Isaiah: A Personal Devotional Journal–12

We left off the prior journal entry with a question, What does Isaiah say about the holiness of those who are “appointed to life in Jerusalem?” This is from Isaiah 4:3. The answer lies in the remaining verses of this glorious passage, verses 4-6. The presence of the Holy Spirit permeates this passage with a poignantly delightful perfume.

Isaiah 4:4 For the Lord shall wash away the filth of the sons and daughters of Sion, and shall purge out the blood from the midst of them, with the spirit of judgement, and the spirit of burning. 5 And he shall come, and it shall be with regard to every place of mount Sion, yea, all the region round about it shall a cloud overshadow by day, and there shall be as it were the smoke and light of fire burning by night: and upon all the glory shall be a defence. 6 And it shall be for a shadow from the heat, and as a shelter and a hiding place from inclemency of weather and from rain. (LXE)

Who Are Isaiah’s Referents?

The first question is, Who is this promise for? Who does it include? Does it include all Israel, especially those whom the Lord just condemned in most of chapters 2 and 3? Unfortunately, the answer to the last question is, No, it does not. How do we know this? We know this simply by reading the text–it’s clearly and openly stated. Verses 2-3 mention the audience, those whom Isaiah is writing about, three times.

First, we read in 4:2 LXE, “… to exalt and glorify the remnant of Israel.” The ESV reads, “survivors of Israel,” and the NET, “those who remain.” Second, 4:3 LXE writes,”… the remnant left in Sion, and the remnant left in Jerusalem.” The ESV states, “… he who is left in Zion and remains in Jerusalem.” And, the NET has, “Those remaining in Zion, those left in Jerusalem.” Third, also in 4:3, the Septuagint proclaims, “… all that are <1> appointed to life {1) written to life} in Jerusalem, shall be called holy.” The ESV writes, “Everyone who has been recorded for life in Jerusalem.” Finally, the NET puts this as, “… all in Jerusalem who are destined to live.”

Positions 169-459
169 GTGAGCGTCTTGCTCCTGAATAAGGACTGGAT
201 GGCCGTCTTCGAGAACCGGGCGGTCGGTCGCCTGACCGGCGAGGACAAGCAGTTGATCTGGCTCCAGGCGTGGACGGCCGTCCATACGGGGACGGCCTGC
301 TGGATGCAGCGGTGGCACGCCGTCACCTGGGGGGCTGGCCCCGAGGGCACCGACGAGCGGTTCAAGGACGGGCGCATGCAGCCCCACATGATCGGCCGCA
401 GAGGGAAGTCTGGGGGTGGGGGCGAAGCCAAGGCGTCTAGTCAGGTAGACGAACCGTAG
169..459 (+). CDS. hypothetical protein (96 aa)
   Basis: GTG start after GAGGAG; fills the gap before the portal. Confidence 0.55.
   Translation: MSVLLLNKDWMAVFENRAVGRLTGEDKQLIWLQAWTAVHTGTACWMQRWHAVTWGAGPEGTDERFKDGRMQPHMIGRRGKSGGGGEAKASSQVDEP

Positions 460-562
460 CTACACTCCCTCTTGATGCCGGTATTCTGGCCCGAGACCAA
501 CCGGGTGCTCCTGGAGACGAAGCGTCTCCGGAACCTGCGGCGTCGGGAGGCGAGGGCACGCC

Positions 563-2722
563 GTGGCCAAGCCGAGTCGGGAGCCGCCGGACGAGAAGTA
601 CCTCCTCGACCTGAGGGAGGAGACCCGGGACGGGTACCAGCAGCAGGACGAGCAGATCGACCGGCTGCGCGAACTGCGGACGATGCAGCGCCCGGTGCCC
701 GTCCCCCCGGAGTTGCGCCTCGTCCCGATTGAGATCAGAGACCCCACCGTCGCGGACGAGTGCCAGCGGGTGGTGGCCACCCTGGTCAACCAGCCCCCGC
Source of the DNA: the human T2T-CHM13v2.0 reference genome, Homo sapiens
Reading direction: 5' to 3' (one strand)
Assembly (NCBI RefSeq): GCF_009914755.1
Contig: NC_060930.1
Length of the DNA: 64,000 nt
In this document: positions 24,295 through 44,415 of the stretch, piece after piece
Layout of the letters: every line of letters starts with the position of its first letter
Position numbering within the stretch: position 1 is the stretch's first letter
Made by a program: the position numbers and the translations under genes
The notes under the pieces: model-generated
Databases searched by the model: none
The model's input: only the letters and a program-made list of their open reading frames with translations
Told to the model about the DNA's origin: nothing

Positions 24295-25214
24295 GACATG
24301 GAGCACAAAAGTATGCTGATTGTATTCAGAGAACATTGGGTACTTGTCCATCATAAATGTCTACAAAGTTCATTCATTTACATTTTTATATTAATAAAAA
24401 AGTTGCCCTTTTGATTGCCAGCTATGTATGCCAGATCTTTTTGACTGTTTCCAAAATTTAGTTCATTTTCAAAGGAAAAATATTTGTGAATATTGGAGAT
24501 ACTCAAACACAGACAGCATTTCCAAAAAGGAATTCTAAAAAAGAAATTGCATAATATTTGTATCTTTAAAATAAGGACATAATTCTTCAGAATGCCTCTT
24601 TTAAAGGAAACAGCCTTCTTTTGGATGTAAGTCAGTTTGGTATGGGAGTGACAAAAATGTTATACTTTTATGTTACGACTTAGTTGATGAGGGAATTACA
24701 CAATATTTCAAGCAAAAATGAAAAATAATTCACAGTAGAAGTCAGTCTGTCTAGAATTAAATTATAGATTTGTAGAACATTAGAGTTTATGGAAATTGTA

A reader should ask, does this remnant include everyone, even those just mentioned in chapters 2 and 3? Those chapters document the answer. Those people with whom God was angry can’t be included among those who remain in Jerusalem. The reason is simple. They have been removed. Only the remnant remains. (1)

Who Is the Remnant?

Who is this remnant Isaiah writes about in 4:2-6? According to everything Isaiah has written so far, they are those who believe in God, repent of their sins, and seek to obey him. After the advent of Christ, in the Christian faith context, according to Paul the Apostle, those Jewish people who believe God, repent, and seek to obey him are now Christians. This would include those who will become Christians. A Jewish-Christian, according to Paul, believes that Jesus of Nazareth, crucified, buried, risen, and ascended, is the long awaited Messiah. Paul declares these to be the remnant (Romans 9-11).

Christ himself was Jewish; Paul was Jewish; likewise, many of the early disciples and apostles were also Jewish. After Pentecost, large numbers of Gentiles believed in the crucified and risen “King of the Jews,” (Matthew 2:2, 27:11, and 27:37).  Paul in Romans 9-11 explores in great detail the relationship of the Christian church and Judaism. I highly encourage readers of this blog to study intently those three chapters. Use many translations, pray about God’s meaning, and read and reread these chapters many times over the course of weeks, months, and years. And keep your heart open as you read. Allow the Holy Spirit to speak to your heart through the text itself, rather than through the beliefs of commentators and denominations.

Enter the Holy Spirit in Isaiah 4:3-6

When studying Scripture, there’s always more. This journal promises a devotional walk through Isaiah, not a gallop. The verses still remaining in this joyous section demand their own amount of space…so, this will be a good stopping point for now.

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1 Paul in Romans 11:26 writes, “And in this way all Israel will be saved…” He quotes from Isaiah 59:20. Commentators have written reams about Paul’s statement in Romans 11:26, which Lord willing, we will get to in due time. But here, in these verses, the plain sense of the text is that Isaiah is speaking of a remnant, the leftover portion after God’s judgment sweeps the bulk away.

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